Over the last few years, vertebrate paleontology took advantage of novel techniques and software (Cunningham et al., 2014; Sutton et al., 2014). Digitization methodologies (e.g., CT scanning and photogrammetry, see Mallison and Wings, 2014; Fahlke and Autenrieth, 2016) and Computer-Aided-Design (CAD) tools made it possible to capture the morphology of the bones upon which three-dimensional reconstructions of the musculoskeletal system of extinct animals could be improved. The spatial organization of muscle groups can be assessed in 3D and thus intersections of individual muscles prevented. These three-dimensional reconstruction methods have overwhelmingly focused on cranial and especially adductor musculature (Lautenschlager, 2013; Sharp, 2014; Button et al., 2016; Gignacand Erickson, 2017), while the axial musculature received little attention. The myological reconstruction of the dinosaur tail in particular is a complex task, as it consists of ten individual muscles, partly subdivided into multiple heads. Previous studies on dinosaur tail musculature have primarily focused on the M. caudofemoralis longus (CFL) (e.g., Mallison, 2011; Persons and Currie, 2011, 2012; Persons et al., 2014), because of its locomotive importance as the main hindlimb retractor muscle. However, none has attempted to reconstruct the complete musculoskeletal system of the tail. Here we present the reconstructed caudal anatomy of Giraffatitan brancai based on the comparison of the caudal vertebral anatomy, which has previously been described in great detail (e.g., Janensch, 1914, 1950a, 1961; Paul, 1988; Taylor, 2009), and muscle attachments with those of extant crocodilians.
The axial skeleton of Giraffatitan has been described extensively (Janensch, 1950a), and a reconstruction was also suggested for the mounted skeleton (Janensch, 1950b). Modern anatomical knowledge was later used to establish a new mount of the skeleton, on display at the Museum für Naturkunde Berlin (MfN) since 2007 (Remes et al., 2011). In the first mount and descriptions, Janensch (1950b) suggested an anteriorly ascending posed dorsal column, induced by the long forelimbs and high anterior trunk, and accordingly a matching tilted position of the sacrum. The lack of keystoning in the anterior caudal vertebrae convinced Janensch (1950b) that the anterior tail of Giraffatitan extended from the hips in a straight, thus caudally descending line, in contrast to the tails of other sauropods, which emerged from the hips horizontally. This posture led to the tail contacting the ground much further anteriorly in relation to its overall length than in the other species Janensch (1950b) mentioned: Dicraeosaurus hansemanni, Diplodocus carnegii and Camarasaurus lentus. During a general renovation of the Berlin dinosaur exhibition hall (between 2005 and 2007), the mounted skeleton was rebuilt. The new mount differs from the old mount in several key characteristics (Remes et al., 2011):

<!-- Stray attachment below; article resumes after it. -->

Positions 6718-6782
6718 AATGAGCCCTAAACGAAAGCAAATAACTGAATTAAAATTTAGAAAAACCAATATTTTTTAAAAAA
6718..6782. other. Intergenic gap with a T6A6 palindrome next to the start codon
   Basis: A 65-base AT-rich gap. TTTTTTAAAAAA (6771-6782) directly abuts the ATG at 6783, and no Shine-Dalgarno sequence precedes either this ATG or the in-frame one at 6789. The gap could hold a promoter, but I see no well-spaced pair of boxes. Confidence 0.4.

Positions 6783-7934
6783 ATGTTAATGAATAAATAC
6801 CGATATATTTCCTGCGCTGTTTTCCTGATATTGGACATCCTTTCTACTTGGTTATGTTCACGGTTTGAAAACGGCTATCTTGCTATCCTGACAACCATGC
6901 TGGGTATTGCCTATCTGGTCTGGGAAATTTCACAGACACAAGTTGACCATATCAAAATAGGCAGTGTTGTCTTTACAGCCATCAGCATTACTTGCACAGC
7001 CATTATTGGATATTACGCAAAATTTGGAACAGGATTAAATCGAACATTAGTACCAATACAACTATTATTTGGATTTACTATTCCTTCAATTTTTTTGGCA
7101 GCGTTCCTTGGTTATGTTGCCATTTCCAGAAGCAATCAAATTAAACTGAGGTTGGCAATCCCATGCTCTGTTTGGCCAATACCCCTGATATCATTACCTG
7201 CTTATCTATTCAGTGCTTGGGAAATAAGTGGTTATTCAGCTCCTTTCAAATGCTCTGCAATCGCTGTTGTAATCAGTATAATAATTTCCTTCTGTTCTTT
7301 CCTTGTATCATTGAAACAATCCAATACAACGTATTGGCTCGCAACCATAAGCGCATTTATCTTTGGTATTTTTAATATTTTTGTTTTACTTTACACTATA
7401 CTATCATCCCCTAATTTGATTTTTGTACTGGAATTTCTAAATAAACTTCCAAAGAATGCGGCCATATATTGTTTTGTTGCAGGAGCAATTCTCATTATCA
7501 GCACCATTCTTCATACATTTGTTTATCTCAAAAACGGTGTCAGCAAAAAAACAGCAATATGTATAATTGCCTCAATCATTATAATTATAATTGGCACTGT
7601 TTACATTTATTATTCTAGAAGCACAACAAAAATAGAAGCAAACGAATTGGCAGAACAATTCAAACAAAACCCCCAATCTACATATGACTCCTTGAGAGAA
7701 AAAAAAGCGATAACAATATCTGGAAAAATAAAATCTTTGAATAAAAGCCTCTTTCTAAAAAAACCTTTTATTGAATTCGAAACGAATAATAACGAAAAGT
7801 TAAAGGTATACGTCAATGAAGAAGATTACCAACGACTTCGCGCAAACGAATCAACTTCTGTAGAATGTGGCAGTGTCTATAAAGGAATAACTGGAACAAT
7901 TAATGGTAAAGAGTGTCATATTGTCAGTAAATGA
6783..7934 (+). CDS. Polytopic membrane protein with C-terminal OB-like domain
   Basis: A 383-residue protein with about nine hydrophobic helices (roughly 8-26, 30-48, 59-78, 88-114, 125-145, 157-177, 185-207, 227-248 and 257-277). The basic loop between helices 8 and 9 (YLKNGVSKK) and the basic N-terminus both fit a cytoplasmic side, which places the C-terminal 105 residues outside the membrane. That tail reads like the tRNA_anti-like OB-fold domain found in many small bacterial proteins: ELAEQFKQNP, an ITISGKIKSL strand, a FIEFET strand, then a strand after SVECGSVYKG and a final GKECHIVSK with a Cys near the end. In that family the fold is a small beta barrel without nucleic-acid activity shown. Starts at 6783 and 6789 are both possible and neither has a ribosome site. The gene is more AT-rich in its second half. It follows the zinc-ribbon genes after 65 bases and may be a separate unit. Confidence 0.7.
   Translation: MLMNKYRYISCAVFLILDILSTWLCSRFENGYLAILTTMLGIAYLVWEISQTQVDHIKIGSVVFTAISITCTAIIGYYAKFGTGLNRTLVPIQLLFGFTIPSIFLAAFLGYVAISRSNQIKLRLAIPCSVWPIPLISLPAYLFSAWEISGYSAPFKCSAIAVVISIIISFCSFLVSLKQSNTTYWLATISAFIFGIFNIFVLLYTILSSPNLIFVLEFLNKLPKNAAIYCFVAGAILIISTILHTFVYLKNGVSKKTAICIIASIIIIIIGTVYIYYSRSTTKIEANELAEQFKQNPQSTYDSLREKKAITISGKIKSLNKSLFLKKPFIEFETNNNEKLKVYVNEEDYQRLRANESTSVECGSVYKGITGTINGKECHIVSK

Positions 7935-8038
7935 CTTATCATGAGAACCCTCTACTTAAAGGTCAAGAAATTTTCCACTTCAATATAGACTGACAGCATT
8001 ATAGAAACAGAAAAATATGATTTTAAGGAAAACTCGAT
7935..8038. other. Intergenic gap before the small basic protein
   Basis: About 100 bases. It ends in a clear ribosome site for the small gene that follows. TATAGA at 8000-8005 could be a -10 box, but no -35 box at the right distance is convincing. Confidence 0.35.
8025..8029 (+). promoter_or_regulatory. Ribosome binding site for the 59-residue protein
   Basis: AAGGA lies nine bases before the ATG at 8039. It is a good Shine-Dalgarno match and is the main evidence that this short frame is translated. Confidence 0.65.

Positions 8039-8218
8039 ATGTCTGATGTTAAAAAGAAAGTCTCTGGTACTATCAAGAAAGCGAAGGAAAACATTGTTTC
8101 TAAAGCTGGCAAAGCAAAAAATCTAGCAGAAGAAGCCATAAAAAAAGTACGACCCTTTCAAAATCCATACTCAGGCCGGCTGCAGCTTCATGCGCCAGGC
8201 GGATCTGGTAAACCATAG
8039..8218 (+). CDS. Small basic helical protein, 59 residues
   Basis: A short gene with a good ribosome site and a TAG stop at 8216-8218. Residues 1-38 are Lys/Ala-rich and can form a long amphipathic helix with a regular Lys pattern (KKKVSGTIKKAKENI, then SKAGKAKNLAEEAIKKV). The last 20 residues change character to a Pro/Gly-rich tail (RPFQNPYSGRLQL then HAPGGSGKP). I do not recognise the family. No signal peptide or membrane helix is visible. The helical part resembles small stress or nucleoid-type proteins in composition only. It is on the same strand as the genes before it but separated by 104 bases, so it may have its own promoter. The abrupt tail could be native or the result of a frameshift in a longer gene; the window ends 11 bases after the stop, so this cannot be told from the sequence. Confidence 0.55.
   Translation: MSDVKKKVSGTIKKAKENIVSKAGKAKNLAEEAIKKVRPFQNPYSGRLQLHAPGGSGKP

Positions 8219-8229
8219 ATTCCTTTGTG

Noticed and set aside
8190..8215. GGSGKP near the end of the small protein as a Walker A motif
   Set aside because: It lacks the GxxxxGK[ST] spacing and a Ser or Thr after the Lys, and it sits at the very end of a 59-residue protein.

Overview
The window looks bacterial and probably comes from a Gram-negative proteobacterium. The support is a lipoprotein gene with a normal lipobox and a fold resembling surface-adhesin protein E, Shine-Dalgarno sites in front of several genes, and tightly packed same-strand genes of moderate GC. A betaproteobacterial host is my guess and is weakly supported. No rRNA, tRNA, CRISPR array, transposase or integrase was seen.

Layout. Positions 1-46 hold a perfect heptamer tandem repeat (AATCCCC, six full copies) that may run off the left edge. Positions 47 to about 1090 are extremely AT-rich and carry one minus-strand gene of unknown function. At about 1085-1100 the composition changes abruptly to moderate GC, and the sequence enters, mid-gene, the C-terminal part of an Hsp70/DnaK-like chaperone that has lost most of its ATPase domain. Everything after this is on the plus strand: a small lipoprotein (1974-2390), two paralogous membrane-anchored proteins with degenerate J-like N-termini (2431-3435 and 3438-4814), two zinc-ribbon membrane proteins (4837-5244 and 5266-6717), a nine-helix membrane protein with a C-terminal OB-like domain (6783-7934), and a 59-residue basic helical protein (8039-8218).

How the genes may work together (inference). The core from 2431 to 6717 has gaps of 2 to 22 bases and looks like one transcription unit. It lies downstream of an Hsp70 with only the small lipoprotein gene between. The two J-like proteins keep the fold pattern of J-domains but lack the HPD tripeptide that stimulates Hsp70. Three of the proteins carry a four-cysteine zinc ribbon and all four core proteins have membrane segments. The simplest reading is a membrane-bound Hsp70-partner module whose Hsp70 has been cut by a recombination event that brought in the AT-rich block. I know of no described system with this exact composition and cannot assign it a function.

• Improvements to the models of the presacral vertebrae and head,
• The posture of the neck, the shape of the torso,
• The orientation of the pectoral girdle and forelimbs, and
• The posture of the tail, still emerging from the hip caudally descending, but curving slightly dorsally to remain well clear of the ground.